Zheng Z, Sabirzhanov B, Keifer J. Oligomeric amyloid-beta inhibits the proteolytic conversion of the Brain-derived Neurotrophic Factor (BDNF), AMPA receptor trafficking, and classical conditioning. J Biol Chem 285: 34708-34717.

Huntington’s Disease
 
Kim YJ, Yi Y, Sapp E, Wang Y, Cuiffo B, Kegel K, Qin Z-H, Aronin N, DiFiglia M. Caspase 3-cleaved N-  terminal fragments of wild type and mutant huntingtin are present in normal and Huntington’s disease brains, associate with membranes, and undergo calpain-dependent proteolysis.  PNAS 98 (22): 12784-12789. 2001.
 
Kim YJ, Sapp E, Cuiffo BG, Sobin L, Yoder J, Kegel KB, Qin ZH, Detloff P, Aronin N, DiFiglia M. Lysosomal proteases are involved in generation of N-terminal huntingtin fragments. Neurobiol Dis 22:346-356.2006.
 
Ischemia
 
Tsubokawa T, Solaroglu I, Yatsushige H, Cahill J, Yata K, Zhang JH. Cathepsin and calpain inhibitor E64d attenuates matrix metalloproteinase-9 activity after focal cerebral ischemia in rats. Stroke 37:1888-1894.2006a.
 
Tsubokawa T, Yamaguchi-Okada M, Calvert JW, Solaroglu I, Shimamura N, Yata K, Zhang JH. Neurovascular and neuronal protection by E64d after focal cerebral ischemia in rats. J Neurosci Res 84:832-840.2006

Relevant Bibliography


Alzheimer’s Disease


Beck M, Bigl V, Rossner S. Guinea pigs as a nontransgenic model for APP processing in vitro and in 

vivo. Neurochem Res 28:637-644.2003.

 

Billen LP, Shamas-Din A, Andrews DW. Bid: a Bax-like BH3 protein. Oncogene 27 

Suppl 1:S93-104.2008.

 

Cataldo AM, Barnett JL, Pieroni C, Nixon RA. Increased neuronal endocytosis and protease delivery to early endosomes in sporadic Alzheimer's disease: neuropathologic evidence for a mechanism of 

increased beta-amyloidogenesis. J Neurosci 17:6142-6151.1997.

 

Ditaranto K, Tekirian TL, Yang AJ. Lysosomal membrane damage in soluble Abeta-mediated cell death in Alzheimer's disease. Neurobiol Dis 8:19-31.2001.

 

Friedlander RM. Apoptosis and caspases in neurodegenerative diseases. 

N Engl J Med 348:1365-1375.2003.

 

Furukawa K, Sopher BL, Rydel RE, Begley JG, Pham DG, Martin GM, Fox M, Mattson MP. Increased 

activity-regulating and neuroprotective efficacy of alpha-secretase-derived secreted amyloid precursor protein conferred by a C-terminal heparin-binding domain. J Neurochem 67:1882-1896.1996.

 

Huang Y, Wang KK. The calpain family and human disease. Trends Mol Med 7:355-362.2001.

 

Miyahara T, Shimojo S, Toyohara K, Imai T, Miyajima M, Honda H, Kamegai M, Ohzeki M, Kokatsu J. 

Clinical Phase I trial of thiol protease inhibitor  (Report 2):  safety and pharmacokinetics in continuous administration. Rinsho Yakuri 16:537-546.1985a.

 

Nixon RA, Cataldo AM, Mathews PM. The endosomal-lysosomal system of neurons in Alzheimer's 

disease pathogenesis: a review. Neurochem Res 25:1161-1172.2000.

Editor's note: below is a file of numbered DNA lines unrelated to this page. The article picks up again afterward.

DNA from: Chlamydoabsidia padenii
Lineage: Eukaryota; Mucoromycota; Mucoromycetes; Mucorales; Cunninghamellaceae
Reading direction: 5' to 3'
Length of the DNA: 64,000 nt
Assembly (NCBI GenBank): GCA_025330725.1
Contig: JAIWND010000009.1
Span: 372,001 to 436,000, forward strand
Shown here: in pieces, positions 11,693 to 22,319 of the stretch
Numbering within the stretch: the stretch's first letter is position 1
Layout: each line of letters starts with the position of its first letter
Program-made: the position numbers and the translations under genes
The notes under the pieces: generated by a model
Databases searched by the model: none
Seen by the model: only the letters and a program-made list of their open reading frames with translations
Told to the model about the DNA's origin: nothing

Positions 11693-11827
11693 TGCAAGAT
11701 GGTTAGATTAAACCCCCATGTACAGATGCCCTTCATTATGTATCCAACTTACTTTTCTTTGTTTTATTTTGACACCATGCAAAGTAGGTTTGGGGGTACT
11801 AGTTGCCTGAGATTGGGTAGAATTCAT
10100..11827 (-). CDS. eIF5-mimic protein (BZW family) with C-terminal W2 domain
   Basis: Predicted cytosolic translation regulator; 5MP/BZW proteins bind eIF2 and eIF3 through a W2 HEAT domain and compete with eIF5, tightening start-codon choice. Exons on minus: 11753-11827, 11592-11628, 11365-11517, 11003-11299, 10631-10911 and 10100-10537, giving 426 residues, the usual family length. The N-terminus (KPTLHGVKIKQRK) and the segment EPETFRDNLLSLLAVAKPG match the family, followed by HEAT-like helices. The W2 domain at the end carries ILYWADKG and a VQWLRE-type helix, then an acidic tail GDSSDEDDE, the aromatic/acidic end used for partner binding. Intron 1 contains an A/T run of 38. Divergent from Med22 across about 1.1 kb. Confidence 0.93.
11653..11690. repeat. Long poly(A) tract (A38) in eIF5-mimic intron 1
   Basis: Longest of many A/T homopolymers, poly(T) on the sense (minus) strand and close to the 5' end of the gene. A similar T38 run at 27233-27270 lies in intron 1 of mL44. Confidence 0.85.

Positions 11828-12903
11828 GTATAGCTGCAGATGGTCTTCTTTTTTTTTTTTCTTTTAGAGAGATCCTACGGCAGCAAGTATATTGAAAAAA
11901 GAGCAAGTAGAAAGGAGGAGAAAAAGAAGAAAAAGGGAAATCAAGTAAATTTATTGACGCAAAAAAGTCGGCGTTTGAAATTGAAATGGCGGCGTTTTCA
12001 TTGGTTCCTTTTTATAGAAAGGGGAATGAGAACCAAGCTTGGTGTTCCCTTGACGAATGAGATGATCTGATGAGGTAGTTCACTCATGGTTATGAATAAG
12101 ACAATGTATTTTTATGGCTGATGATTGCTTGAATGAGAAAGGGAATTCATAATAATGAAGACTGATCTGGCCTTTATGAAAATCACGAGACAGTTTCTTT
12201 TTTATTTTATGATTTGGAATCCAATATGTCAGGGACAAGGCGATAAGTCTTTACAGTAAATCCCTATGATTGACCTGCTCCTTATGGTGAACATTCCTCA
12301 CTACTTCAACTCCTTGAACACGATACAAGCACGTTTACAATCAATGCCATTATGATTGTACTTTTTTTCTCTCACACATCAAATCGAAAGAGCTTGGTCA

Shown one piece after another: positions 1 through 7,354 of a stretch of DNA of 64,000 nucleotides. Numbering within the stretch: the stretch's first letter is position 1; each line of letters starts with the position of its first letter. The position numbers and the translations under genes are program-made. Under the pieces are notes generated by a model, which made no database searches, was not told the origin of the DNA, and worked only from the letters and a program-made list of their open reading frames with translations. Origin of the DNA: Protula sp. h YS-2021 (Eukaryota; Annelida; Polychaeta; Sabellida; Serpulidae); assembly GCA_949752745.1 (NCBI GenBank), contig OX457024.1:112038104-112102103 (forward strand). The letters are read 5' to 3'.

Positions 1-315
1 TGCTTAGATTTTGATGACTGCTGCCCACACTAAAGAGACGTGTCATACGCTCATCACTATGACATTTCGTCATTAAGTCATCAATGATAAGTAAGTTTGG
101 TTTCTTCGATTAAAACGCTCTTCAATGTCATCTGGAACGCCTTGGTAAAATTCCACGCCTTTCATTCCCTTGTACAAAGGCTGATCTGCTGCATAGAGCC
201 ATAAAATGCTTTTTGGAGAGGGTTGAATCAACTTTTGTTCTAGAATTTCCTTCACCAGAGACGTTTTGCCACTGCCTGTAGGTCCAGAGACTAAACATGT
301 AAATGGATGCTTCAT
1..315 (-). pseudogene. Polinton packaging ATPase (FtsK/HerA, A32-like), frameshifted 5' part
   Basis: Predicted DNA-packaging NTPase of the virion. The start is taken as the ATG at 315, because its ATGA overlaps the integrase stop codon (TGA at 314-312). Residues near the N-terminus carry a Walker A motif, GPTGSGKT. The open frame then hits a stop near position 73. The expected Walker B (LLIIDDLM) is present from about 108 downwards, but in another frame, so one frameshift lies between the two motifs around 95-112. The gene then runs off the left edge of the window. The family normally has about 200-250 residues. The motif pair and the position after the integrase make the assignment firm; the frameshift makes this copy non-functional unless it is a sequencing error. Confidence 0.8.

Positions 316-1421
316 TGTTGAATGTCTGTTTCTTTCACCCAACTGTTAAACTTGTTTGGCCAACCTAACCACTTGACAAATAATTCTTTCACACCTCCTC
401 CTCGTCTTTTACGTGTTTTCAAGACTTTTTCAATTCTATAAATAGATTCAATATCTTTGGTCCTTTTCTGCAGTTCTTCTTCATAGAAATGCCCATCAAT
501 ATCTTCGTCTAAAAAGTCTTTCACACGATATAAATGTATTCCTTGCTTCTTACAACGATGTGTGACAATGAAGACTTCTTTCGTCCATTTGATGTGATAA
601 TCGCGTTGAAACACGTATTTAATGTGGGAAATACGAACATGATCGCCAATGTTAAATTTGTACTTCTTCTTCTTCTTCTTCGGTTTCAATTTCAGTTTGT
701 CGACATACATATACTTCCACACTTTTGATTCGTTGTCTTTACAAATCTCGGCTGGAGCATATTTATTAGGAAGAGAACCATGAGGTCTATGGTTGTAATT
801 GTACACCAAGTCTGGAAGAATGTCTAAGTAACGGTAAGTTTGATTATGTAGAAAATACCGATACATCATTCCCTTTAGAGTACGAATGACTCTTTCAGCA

Oyama F, Murakami N, Ihara Y. Chloroquine myopathy suggests that tau is degraded in lysosomes: 

implication for the formation of paired helical filaments in Alzheimer's disease. 

Neurosci Res 31:1-8.1998.

 

Perlmutter LS, Siman R, Gall C, Seubert P, Baudry M, Lynch G. The ultrastructural localization of 

calcium-activated protease "calpain" in rat brain. Synapse 2:79-88.1988.

 

Roberts GW, Gentleman SM, Lynch A, Murray L, Landon M, Graham DI. Beta amyloid protein 

deposition in the brain after severe head injury: implications for the pathogenesis of Alzheimer's 

disease. J Neurol Neurosurg Psychiatry 57:419-425 1994.

 

Saito K, Elce JS, Hamos JE, Nixon RA. Widespread activation of calcium-activated neutral proteinase (calpain) in the brain in Alzheimer disease: a potential molecular basis for neuronal degeneration. 

Proc Natl Acad Sci U S A 90:2628-2632.1993.

 

Stoka V, Turk B, Turk V. Lysosomal cysteine proteases: structural features and their role in apoptosis. IUBMB Life 57:347-353 2005.

 

Takahashi RH, Capetillo-Zarate E, Lin MT, Milner TA, Gouras GK. Co-occurrence of Alzheimer's disease ss-amyloid and tau pathologies at synapses. Neurobiol Aging 31:1145-1152.2010.

 

Trinchese F, Fa M, Liu S, Zhang H, Hidalgo A, Schmidt SD, Yamaguchi H, Yoshii N, Mathews PM, 

Nixon RA, Arancio O. Inhibition of calpains improves memory and synaptic transmission in a mouse 

model of Alzheimer disease. J Clin Invest 118:2796-2807.2008.

 

Wang KK. Calpain and caspase: can you tell the difference? Trends Neurosci 23:20-26.2000.

 

Yeung BH, Huang DC, Sinicrope FA. PS-341 (bortezomib) induces lysosomal cathepsin B release and a caspase-2-dependent mitochondrial permeabilization and apoptosis in human pancreatic cancer cells. J Biol Chem 281:11923-11932.2006.

 

Zhang L, Sheng R, Qin Z. The lysosome and neurodegenerative diseases. 

Acta Biochim Biophys Sin (Shanghai) 41:437-445 2009.


 

Traumatic Brain Injury


Beauchamp K, Mutlak H, Smith WR, Shohami E, Stahel PF. Pharmacology of traumatic brain injury: 

where is the "golden bullet"? Mol Med 14:731-740.2008.

 

Clark RS, Kochanek PM, Chen M, Watkins SC, Marion DW, Chen J, Hamilton RL, Loeffert JE, 

Graham SH. 

Increases in Bcl-2 and cleavage of caspase-1 and caspase-3 in human brain after head injury. 

Faseb J 13:813-821.1999.

 

DoD. Traumatic Brain Injury Care in the Department of Defense. 

http://www.dcoe.mil/content/Navigation/Documents/About%20TBI.pdf

September 2009.

 

Laino C. TBI in Vets May Raise Dementia Risk, According to New Report. 

Neurology Today 11:1, 34-35.2011.

 

Luo CL, Chen XP, Yang R, Sun YX, Li QQ, Bao HJ, Cao QQ, Ni H, Qin ZH, Tao LY. 

Cathepsin B contributes to traumatic brain injury-induced cell death through a mitochondria-mediated apoptotic pathway. J Neurosci Res 88:2847-2858.2010.

 

McAllister TW. Neurobiological consequences of traumatic brain injury. 

Dialogues Clin Neurosci 13:287-300.2011. Ray SK, Dixon CE, Banik NL. 

Molecular mechanisms in the pathogenesis of traumatic brain injury.